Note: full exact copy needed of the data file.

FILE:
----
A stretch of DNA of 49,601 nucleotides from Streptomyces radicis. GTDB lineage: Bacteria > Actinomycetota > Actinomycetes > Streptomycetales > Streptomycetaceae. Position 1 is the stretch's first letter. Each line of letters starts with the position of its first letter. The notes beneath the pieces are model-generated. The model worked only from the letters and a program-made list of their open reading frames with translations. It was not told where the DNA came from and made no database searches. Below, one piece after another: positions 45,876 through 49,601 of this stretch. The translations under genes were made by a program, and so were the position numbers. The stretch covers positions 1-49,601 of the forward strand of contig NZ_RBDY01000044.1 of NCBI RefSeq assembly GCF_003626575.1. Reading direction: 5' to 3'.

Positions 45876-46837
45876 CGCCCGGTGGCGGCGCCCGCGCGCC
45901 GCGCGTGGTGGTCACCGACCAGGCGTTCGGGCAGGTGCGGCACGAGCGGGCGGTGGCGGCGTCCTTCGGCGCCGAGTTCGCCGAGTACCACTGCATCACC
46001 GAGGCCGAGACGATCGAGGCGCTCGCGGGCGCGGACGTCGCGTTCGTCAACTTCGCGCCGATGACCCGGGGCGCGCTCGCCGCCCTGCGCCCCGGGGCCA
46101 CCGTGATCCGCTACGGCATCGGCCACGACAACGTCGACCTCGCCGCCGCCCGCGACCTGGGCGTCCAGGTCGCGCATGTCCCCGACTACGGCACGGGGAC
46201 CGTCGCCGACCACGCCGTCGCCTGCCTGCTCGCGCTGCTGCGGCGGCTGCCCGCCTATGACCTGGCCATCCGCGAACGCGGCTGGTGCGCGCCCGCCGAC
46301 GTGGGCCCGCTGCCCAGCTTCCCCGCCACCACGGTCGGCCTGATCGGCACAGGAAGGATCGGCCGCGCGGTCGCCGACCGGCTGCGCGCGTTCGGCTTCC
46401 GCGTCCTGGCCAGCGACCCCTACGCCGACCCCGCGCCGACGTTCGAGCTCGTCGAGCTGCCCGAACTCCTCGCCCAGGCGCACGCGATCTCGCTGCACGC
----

A stretch of DNA of 49,601 nucleotides from Streptomyces radicis. GTDB lineage: Bacteria > Actinomycetota > Actinomycetes > Streptomycetales > Streptomycetaceae. Position 1 is the stretch's first letter. Each line of letters starts with the position of its first letter. The notes beneath the pieces are model-generated. The model worked only from the letters and a program-made list of their open reading frames with translations. It was not told where the DNA came from and made no database searches. Below, one piece after another: positions 45,876 through 49,601 of this stretch. The translations under genes were made by a program, and so were the position numbers. The stretch covers positions 1-49,601 of the forward strand of contig NZ_RBDY01000044.1 of NCBI RefSeq assembly GCF_003626575.1. Reading direction: 5' to 3'.

Positions 45876-46837
45876 CGCCCGGTGGCGGCGCCCGCGCGCC
45901 GCGCGTGGTGGTCACCGACCAGGCGTTCGGGCAGGTGCGGCACGAGCGGGCGGTGGCGGCGTCCTTCGGCGCCGAGTTCGCCGAGTACCACTGCATCACC
46001 GAGGCCGAGACGATCGAGGCGCTCGCGGGCGCGGACGTCGCGTTCGTCAACTTCGCGCCGATGACCCGGGGCGCGCTCGCCGCCCTGCGCCCCGGGGCCA
46101 CCGTGATCCGCTACGGCATCGGCCACGACAACGTCGACCTCGCCGCCGCCCGCGACCTGGGCGTCCAGGTCGCGCATGTCCCCGACTACGGCACGGGGAC
46201 CGTCGCCGACCACGCCGTCGCCTGCCTGCTCGCGCTGCTGCGGCGGCTGCCCGCCTATGACCTGGCCATCCGCGAACGCGGCTGGTGCGCGCCCGCCGAC
46301 GTGGGCCCGCTGCCCAGCTTCCCCGCCACCACGGTCGGCCTGATCGGCACAGGAAGGATCGGCCGCGCGGTCGCCGACCGGCTGCGCGCGTTCGGCTTCC
46401 GCGTCCTGGCCAGCGACCCCTACGCCGACCCCGCGCCGACGTTCGAGCTCGTCGAGCTGCCCGAACTCCTCGCCCAGGCGCACGCGATCTCGCTGCACGC